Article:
I do. I remember heading along to the Bank of England in Threadneedle Street as the financial crisis and recession raged, and witnessing the most dramatic change in interest rates in modern history as the Monetary Policy Committee slashed them to 0.5%.
I remember just how tense the mood was inside the Bank. There was a sense that they had had to throw out the textbooks and begin again from first principles, as they tried to work out how the economy would function with near-zero rates.
And as I remember it, no one there even dreamt that the cost of borrowing would have remained at or below those pre-crisis levels for as long as they did.
But now, at last, the period of crisis-era rates is coming to an end. The Bank has raised borrowing costs to 0.75%. It is not a big increase by any means. And it still leaves Bank rate well below “normal” levels (which these days are closer to 2.5% than 5%, according to the Bank).
All the same, as the Bank took its decision today, the mood could hardly have been more different from those crisis days.
There was a slightly surreal absence of drama in the air.
Why? Mainly because this decision – highly symbolic as it might be – was actually unusually uncontroversial. Every one of the nine MPC members voted for it – the first time there has been unanimity for a rate increase in more than a decade.
The move was widely anticipated in financial markets. And the Bank said that while it would take a tiny bit off economic growth, it was unlikely to leave a major dent in the economy.
Many people within the economy fraternity have spent the past decade or so fretting about what higher interest rates would do to households. Now it has happened why is everyone so relaxed about it?
In part, it is because that is precisely what the Bank and its governor, Mark Carney, had planned for. So much of their effort over the past few years, from forward guidance to speeches on this matter, has been aimed at trying to ready the country for the fact that borrowing costs would have to eventually return to normal.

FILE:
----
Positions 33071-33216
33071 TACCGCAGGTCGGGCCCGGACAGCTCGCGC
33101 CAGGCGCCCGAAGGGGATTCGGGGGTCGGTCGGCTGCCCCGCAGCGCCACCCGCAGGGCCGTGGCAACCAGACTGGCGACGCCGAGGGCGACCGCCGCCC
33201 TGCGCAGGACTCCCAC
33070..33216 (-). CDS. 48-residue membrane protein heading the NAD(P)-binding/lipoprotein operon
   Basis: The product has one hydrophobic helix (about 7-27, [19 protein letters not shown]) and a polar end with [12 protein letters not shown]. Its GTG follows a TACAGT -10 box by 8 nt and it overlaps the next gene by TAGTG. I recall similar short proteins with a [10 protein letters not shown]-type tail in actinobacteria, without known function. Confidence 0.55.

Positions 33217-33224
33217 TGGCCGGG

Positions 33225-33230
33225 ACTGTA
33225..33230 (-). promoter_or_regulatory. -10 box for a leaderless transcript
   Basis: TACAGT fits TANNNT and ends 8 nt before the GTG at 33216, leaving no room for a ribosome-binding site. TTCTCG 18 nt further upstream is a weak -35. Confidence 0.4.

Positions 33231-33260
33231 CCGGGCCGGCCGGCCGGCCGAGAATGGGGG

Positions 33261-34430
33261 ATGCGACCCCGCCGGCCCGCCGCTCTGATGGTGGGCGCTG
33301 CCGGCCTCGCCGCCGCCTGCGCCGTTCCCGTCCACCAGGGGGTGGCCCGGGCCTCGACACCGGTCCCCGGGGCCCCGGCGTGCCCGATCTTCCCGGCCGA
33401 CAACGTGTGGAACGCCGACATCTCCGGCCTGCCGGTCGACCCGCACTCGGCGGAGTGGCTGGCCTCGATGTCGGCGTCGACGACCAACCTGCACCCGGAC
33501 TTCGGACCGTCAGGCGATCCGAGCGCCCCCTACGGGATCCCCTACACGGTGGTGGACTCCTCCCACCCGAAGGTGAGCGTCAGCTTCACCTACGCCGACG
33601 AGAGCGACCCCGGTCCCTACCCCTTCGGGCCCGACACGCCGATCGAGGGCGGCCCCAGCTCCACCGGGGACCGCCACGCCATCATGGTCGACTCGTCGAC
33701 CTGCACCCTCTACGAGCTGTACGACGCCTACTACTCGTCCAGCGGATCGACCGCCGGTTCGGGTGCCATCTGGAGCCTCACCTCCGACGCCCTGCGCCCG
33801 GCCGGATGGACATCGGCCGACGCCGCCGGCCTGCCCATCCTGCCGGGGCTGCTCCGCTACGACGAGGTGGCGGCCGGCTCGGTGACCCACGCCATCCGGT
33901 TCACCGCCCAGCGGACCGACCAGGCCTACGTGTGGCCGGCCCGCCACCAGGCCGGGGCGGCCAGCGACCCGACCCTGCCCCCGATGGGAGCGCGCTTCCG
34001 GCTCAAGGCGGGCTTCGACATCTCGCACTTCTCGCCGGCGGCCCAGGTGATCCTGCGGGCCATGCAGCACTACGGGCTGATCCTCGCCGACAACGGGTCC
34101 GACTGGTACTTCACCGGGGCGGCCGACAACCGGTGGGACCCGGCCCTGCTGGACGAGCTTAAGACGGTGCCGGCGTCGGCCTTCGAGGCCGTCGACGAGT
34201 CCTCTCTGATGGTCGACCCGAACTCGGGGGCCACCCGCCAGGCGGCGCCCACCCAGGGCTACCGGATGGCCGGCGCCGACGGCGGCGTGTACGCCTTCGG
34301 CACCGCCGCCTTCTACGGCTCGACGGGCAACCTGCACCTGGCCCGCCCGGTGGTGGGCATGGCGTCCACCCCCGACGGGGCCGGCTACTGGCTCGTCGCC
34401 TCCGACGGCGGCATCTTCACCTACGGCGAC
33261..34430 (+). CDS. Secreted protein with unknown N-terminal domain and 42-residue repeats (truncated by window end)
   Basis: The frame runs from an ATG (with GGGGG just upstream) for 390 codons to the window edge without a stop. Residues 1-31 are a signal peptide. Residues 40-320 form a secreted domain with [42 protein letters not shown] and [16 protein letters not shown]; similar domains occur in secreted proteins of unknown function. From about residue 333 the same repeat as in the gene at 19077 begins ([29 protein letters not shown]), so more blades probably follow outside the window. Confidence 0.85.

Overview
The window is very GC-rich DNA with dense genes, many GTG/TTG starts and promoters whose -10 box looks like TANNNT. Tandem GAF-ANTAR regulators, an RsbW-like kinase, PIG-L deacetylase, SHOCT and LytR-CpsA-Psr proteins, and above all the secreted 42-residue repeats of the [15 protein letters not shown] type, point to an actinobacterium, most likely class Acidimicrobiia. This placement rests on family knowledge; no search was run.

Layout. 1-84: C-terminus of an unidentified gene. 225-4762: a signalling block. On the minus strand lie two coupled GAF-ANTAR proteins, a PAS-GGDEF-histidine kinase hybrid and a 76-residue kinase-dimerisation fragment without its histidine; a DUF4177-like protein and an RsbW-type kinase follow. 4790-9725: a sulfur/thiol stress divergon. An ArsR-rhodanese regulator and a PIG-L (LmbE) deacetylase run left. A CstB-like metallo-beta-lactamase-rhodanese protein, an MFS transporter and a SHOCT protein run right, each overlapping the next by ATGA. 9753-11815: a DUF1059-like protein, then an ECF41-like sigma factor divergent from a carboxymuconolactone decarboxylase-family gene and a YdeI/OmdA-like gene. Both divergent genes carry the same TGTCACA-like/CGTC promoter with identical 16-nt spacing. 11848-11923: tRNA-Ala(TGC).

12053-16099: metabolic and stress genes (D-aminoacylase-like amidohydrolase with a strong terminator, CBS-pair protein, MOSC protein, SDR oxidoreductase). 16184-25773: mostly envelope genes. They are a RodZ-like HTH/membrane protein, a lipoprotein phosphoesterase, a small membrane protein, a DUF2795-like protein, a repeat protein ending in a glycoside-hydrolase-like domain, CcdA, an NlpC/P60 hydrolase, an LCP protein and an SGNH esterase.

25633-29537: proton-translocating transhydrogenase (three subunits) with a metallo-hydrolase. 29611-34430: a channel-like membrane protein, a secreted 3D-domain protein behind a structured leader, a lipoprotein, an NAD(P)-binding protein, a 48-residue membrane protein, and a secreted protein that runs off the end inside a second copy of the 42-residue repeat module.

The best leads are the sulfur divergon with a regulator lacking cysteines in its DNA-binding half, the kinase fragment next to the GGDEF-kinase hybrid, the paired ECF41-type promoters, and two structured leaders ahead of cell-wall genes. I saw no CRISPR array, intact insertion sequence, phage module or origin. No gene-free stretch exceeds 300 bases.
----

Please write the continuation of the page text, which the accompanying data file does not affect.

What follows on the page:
The message seems to have been received.
On the surface, the statistics suggest that the country should be able to absorb the extra costs.
For households which are net savers, the consequent increase in savings rates, after nearly a decade of near-zero returns, should come as an immense relief.
There are more mortgage borrowers than ever before on fixed-rate products, which means they will not be immediately affected by the rate rise – though it will likely push up their mortgage costs when they come to renew.
In short, no one seems to be panicking that this rate increase will cause profound damage.
But there are some reasons for caution. First off, even though the majority of households are well placed to deal with these extra costs, there are small pockets of over-extended families for whom even a small increase in interest rates will mean the difference between being able to afford their mortgage and not.
There will be some borrowers who have become so accustomed to rock-bottom interest rates that any increase will cause an unexpected financial jolt.
More broadly, this is not your common-or-garden rate hike.
Normally when the Bank increases the cost of borrowing it is because the economy is doing very well – growth is tearing away, threatening to take inflation with it. In this case, the economy is expected to grow by only 1.5% this year.
And while unemployment is at record lows (indeed for the first time on record the Bank thinks the jobless rate will drop below 4% this year), wage growth is still well below its pre-crisis levels.
The real reason the Bank is raising interest rates is that with unemployment low and productivity also very weak, the economy simply cannot grow much faster without generating a bit more inflation.
Finally, for all the serenity at the Bank, there is a tacit acknowledgement that all its plans could be disrupted by Brexit.
If there is no deal on Brexit and the economy faces a crunch next year, the Bank may be forced again to cut rates. If it does so, this increase may start to look at best like an insurance policy; at worst like a mistake.
But these risks remain close to imponderable.
In the meantime it is worth reflecting on an important moment in UK economic policy.
For the first time since the crisis, the UK is starting to drag itself slowly towards monetary policy normality.
From – SkyNews